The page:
Browse by Subject: History

Please note that while you may order forthcoming books at any time, they will not be available for shipment until shortly before publication date

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Toward a Global History of Latin America’s Revolutionary Left

This volume showcases new research on the global reach of Latin American revolutionary movements during the height of the Cold War, mapping out the region’s little-known connections with Africa, Asia, and Europe.

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Writing the New World: The Politics of Natural History in the Early Spanish Empire

In this volume, Mauro Caraccioli examines the natural history writings of early Spanish missionaries, using these texts to argue that colonial Latin America was fundamental in the development of modern political thought.

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Wage-Earning Slaves: Coartación in Nineteenth-Century Cuba

This volume is the first systematic study of coartación, a process by which slaves worked toward purchasing their freedom in installments. Focusing on Cuba, this book reveals that instead of providing a “path to manumission,” the process was often rife with obstacles that blocked slaves from achieving liberty.

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Navigating Life and Work in Old Republic São Paulo

In this volume, Molly Ball examines the experiences of São Paulo’s working class during Brazil’s Old Republic, combining social and economic methods to present a robust historical analysis of everyday life along racial, ethnic, national, and gender lines.

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Univision, Telemundo, and the Rise of Spanish-Language Television in the United States

In the first history of Spanish-language television in the United States, Craig Allen traces the development of two prominent yet little-studied powerhouses, Univision and Telemundo. Allen tells the inside story of how these networks fought enormous odds to rise as giants of mass communication, questioning monolingual and Anglo-centered versions of U.S. television history.

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Tampa: Impressions of an Emigrant

Translated into English with extensive notes and a wealth of supplementary material, this narrative of a nineteenth-century Cuban émigré brings to life the early Cuban exile communities in Tampa.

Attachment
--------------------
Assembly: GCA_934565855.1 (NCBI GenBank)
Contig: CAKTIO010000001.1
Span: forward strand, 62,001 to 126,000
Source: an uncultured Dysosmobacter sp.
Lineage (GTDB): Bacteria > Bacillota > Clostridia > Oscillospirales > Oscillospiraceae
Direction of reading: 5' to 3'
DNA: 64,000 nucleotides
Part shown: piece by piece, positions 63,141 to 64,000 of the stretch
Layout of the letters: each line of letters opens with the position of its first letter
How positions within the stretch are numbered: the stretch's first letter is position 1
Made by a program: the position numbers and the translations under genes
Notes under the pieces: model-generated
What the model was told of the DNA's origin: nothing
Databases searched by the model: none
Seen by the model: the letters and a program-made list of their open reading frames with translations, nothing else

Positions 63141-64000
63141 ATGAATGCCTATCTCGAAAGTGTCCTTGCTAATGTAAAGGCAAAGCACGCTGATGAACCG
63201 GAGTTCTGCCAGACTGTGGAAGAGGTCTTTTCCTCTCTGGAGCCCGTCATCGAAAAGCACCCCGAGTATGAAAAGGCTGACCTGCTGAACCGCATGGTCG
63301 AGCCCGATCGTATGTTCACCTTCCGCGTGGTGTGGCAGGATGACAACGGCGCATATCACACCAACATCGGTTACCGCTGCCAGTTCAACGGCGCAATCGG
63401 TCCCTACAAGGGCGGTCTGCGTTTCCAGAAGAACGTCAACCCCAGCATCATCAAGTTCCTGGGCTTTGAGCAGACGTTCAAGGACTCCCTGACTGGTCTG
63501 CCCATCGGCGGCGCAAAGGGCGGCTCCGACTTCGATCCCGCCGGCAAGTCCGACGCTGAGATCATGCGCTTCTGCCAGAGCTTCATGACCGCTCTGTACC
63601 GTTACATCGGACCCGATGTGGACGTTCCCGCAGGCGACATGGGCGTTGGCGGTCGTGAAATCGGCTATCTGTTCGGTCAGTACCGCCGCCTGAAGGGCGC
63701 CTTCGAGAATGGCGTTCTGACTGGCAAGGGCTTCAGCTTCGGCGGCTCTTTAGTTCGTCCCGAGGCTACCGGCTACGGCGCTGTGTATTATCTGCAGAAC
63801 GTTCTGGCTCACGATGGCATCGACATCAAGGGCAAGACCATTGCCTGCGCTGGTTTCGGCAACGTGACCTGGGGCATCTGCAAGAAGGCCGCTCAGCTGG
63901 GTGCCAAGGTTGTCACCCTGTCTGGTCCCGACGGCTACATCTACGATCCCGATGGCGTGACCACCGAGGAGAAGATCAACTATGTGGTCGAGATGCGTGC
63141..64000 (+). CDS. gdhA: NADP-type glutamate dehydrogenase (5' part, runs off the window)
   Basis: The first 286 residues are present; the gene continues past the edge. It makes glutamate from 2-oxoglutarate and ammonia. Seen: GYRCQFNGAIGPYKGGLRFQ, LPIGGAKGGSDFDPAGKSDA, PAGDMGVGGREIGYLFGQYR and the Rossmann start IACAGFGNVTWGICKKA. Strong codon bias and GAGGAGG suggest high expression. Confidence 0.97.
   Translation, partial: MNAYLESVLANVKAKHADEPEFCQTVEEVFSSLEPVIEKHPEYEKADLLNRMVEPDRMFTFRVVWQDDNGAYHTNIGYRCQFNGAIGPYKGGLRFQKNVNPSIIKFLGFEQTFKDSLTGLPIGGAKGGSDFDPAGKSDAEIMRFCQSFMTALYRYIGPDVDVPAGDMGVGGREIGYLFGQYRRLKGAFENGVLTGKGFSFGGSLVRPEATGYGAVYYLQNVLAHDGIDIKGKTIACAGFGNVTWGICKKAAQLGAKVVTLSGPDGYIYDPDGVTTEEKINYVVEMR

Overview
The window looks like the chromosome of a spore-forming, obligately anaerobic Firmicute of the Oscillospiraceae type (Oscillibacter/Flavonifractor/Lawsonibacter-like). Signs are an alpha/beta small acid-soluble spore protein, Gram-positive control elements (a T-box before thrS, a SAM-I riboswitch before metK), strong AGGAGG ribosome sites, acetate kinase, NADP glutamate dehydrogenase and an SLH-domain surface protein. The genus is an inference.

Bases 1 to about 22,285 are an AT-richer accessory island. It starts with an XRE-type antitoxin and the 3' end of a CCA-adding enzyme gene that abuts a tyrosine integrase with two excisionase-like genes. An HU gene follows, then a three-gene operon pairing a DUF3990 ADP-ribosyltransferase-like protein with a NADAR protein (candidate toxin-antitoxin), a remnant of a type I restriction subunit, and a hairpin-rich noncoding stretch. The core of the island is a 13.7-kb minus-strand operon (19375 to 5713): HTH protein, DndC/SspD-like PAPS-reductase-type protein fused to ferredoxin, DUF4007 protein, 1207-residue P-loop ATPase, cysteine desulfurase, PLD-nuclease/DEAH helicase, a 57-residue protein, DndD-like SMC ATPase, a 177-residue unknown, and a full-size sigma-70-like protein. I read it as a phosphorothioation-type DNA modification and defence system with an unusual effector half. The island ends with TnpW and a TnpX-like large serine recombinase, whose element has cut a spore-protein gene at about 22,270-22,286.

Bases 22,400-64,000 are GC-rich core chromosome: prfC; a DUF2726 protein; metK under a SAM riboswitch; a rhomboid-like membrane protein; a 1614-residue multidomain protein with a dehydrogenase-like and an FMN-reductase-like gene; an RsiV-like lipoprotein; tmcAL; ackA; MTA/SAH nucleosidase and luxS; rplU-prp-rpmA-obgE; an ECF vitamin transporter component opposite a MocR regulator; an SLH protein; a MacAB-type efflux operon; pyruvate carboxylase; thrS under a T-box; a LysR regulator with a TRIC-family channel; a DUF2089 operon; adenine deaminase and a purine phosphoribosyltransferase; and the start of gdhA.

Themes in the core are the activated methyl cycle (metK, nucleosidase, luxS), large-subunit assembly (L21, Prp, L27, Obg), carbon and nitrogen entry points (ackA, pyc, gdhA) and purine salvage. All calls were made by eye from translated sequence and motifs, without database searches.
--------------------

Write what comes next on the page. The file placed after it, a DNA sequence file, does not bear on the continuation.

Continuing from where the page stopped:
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Operation Pedro Pan and the Exodus of Cuba's Children

This in-depth examination of one of the most controversial episodes in U.S.-Cuba relations sheds new light on the program that airlifted 14,000 unaccompanied children to the United States in the wake of the Cuban Revolution. Operation Pedro Pan is often remembered within the U.S. as an urgent “rescue” mission, but Deborah Shnookal points out that a multitude of complex factors drove the exodus, including Cold War propaganda and the Catholic Church’s opposition to the island’s new government.

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Tossed to the Wind: Stories of Hurricane Maria Survivors

Framed by the stories of Hurricane Maria evacuees, Tossed to the Wind is the gripping account of the wreckage, despair, and displacement left in the wake of one of the deadliest natural disasters on U.S. soil. It is also a story of hope and endurance as Puerto Ricans on the island shared what little they had and the diaspora in Florida offered refuge.

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The Mariel Boatlift: A Cuban-American Journey

Set against the sweeping backdrop of one of the most dramatic refugee crises of the twentieth century, The Mariel Boatlift presents the stories of Cuban immigrants to the United States who overcame frightening circumstances to build new lives for themselves and flourish in their adopted country.  

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The Guerrilla Legacy of the Cuban Revolution

In this extensively researched book, Anna Clayfield challenges contemporary Western views on the militarization of Cuba. She argues that, while the pervasiveness of armed forces in revolutionary Cuba is hard to refute, it is the guerrilla legacy, ethos, and image—guerrillerismo—that has helped the Cuban revolutionary project survive. The veneration of the guerrilla fighter has been crucial to the political culture’s underdog mentality.